Jaeger-LeCoultre introduced its sport-luxury collection, the Polaris, at SIHH 2018 and has continued to expand the series — inspired by a legendary 1968 divers’ watch with one of the earliest mechanical alarm functions – since then. The newest member of the family is an 800-piece limited edition, sold exclusively in North America, that adds lush blue livery to one of the most period-accurate models, the Polaris Date
You’ve likely been hearing and reading a lot about this year’s 50th anniversary of the 1969 Apollo 11 moon landing, and if you’re a watch aficionado (that’s why you’re here, right?) that means you’ve also been reading and hearing a lot about Omega, maker of the first watch worn on the moon — hopefully much of it directly from your trusty WatchTime team. However, there is another Swiss watch manufacturer — much younger and of less historical renown than Omega — that has also embraced the moon landing and its cultural significance in a very direct and personal way to produce a very noteworthy new collection of limited edition timepieces. That manufacturer is RJ, formerly known as Romain Jerome, and the watch series is the Arraw 6919 — bearer of RJ’s first in-house movement with (appropriately) a patented moon-phase mechanism as well as an industry-first case material incorporating recovered steel from the Apollo 11 spacecraft
German watchmaker Mühle Glashütte turned 150 years old in 2019, looking back on five generations of family stewardship through turbulent times for both Germany and the watch industry.
It’s no secret that 1969 was a monumental year for the watch industry. From the race to introduce the world’s first automatic chronograph to the placement of the Omega Speedmaster on Neil Armstrong’s wrist as he became the first man to set foot on the moon, watch collectors worldwide knew that 2019 would prove fertile ground for limited editions remembering the significant year. While the Speedmaster, Zenith El Primero, and TAG Heuer Monaco commemorative editions have been covered throughout the year, other timepieces celebrating their golden jubilee deserve a spot in the limelight as well.
Chronoswiss, whose stock-in-trade is the regulator watch, continues to develop new and intriguing variations on that 19th-century device in its increasingly colorful collection of Flying Grand Regulator wristwatches. The first Open Gear versions of the model, which placed wheels and bridges on the front of the dial in an openworked configuration, debuted in 2018, and this year the Lucerne-based brand takes this design to the next level with the Flying Grand Regulator Open Gear Retrograde Second, or ReSec, one of the Lucerne-based brand’s showcase pieces at the upcoming WatchTime New York event in October.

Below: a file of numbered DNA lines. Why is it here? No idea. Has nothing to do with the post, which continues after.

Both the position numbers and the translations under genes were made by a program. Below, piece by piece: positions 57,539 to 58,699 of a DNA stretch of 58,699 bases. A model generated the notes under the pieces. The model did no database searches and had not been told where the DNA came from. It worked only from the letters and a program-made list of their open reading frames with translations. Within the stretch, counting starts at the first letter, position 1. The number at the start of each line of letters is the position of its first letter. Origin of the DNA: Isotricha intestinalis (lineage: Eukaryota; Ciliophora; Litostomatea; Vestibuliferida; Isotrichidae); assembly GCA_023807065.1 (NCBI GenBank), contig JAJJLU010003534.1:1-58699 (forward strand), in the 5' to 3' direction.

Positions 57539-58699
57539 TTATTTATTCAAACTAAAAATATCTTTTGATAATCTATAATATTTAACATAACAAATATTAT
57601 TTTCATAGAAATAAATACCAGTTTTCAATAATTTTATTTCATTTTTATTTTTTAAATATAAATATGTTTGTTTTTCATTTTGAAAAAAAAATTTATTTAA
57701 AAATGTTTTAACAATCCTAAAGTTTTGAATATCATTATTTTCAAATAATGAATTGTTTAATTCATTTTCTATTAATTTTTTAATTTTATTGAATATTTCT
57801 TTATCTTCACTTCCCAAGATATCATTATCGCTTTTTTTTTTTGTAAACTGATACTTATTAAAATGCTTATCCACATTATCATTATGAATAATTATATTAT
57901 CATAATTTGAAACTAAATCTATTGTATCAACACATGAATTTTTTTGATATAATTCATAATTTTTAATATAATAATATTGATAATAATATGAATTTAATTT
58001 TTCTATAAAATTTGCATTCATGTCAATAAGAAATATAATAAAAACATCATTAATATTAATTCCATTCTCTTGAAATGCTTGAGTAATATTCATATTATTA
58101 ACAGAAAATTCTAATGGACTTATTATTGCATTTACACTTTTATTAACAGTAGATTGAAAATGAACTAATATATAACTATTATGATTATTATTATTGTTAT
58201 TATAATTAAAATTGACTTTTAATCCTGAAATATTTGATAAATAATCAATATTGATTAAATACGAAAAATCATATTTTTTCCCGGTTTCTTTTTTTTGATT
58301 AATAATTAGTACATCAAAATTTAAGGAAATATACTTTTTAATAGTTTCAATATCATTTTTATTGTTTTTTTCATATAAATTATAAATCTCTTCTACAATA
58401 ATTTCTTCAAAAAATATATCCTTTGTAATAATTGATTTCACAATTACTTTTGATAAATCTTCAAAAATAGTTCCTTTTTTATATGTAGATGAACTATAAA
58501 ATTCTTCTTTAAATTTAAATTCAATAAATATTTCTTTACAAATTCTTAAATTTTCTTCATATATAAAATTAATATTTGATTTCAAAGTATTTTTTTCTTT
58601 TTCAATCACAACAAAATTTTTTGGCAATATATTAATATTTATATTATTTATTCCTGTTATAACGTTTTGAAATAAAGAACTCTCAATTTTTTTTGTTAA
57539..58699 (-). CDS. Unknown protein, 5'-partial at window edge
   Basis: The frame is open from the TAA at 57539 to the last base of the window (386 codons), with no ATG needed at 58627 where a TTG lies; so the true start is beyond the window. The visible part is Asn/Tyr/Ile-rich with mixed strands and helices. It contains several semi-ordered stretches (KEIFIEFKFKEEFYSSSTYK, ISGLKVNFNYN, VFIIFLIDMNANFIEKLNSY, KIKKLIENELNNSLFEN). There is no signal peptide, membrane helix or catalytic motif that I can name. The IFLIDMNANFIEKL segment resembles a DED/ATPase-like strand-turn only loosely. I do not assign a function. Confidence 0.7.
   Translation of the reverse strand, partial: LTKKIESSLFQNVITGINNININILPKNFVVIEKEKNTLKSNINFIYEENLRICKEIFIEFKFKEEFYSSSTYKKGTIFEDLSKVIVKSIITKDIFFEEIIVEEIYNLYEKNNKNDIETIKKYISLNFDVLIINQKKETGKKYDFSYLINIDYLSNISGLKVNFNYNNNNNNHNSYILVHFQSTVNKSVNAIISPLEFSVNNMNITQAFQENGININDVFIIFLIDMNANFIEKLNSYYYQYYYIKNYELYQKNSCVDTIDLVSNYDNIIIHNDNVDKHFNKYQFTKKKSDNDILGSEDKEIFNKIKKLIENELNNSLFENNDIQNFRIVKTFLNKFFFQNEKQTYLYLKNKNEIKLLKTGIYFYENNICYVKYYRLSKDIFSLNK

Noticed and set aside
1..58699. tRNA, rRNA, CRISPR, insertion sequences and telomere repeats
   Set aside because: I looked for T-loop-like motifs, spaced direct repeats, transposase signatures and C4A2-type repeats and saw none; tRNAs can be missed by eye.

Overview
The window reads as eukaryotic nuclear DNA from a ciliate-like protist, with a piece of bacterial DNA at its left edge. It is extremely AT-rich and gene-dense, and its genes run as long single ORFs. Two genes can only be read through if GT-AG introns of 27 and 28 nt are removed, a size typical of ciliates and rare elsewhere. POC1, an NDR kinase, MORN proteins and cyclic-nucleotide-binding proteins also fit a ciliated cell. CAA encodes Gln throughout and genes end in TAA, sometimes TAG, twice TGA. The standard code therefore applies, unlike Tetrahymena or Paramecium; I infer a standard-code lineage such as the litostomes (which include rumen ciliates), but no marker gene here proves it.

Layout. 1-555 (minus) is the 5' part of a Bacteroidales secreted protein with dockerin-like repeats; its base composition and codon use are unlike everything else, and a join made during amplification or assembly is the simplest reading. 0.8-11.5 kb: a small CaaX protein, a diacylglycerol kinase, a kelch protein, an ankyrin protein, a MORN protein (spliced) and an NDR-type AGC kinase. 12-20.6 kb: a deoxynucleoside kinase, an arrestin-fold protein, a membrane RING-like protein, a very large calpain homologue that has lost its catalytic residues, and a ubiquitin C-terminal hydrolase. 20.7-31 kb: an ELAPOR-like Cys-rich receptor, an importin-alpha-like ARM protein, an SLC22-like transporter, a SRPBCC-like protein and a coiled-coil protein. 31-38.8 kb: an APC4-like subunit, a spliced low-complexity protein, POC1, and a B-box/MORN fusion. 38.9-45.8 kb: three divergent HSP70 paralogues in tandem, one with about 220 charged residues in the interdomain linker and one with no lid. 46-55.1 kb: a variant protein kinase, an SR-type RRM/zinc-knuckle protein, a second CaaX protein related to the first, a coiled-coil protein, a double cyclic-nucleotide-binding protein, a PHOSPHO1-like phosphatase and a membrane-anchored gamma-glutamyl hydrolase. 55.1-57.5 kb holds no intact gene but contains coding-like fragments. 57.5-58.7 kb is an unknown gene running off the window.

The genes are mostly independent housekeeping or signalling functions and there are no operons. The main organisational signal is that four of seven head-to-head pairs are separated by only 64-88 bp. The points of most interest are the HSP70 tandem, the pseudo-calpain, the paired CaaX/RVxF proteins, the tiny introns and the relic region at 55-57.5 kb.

Doxa, one of the most important but largely unsung pioneers in the history of diving watches, celebrated its 130th anniversary in 2019 with the release of an extremely limited (13 pieces) gold-cased version of its revolutionary SUB 200 T.Graph. Now the Swiss brand follows it up with another special edition more suited to its tool-watch pedigree, housed in a stainless steel case and powered by a vintage Valjoux 7734 movement. Doxa SUB 200 T.Graph Steel Limited Edition The watch is a contemporary take on the original T.Graph, which debuted in 1969 on the heels of its groundbreaking predecessor, the SUB 300 Professional from 1967.
This week we revisit our Dutch friends at Maen Watches and look at their newest announced release, the Skymaster 38, a sporty GMT chronograph channeling 1960s and ’70s Heuer and Omega designs. This new watch is named for the historic Douglas DC-4 Skymaster plane, known as the first aircraft to begin scheduled transatlantic flights between Amsterdam and New York City
As my colleague Mark Bernardo pointed out during WatchTime’s post-Baselworld Round Table earlier this year, 2019 has often felt like it is “more about new colors than new complications.” Diverse colorways have no doubt been trending upwards in recent years with blue, green, and brown all making major headway onto the wrists of watch collectors. One color that we did notice on the upswing so far this year, especially at Baselworld, was orange.
I wouldn’t be lying if I said I thought De Bethune was one of the most consistently interesting brands in independent watchmaking these days. Ever since Pierre Jacques returned to his role as CEO in October of 2017, the brand hasn’t come close to a misfire
America’s luxury watch extravaganza, WatchTime New York, is returning for its fifth consecutive year at midtown Manhattan’s Gotham Hall on October 25-26.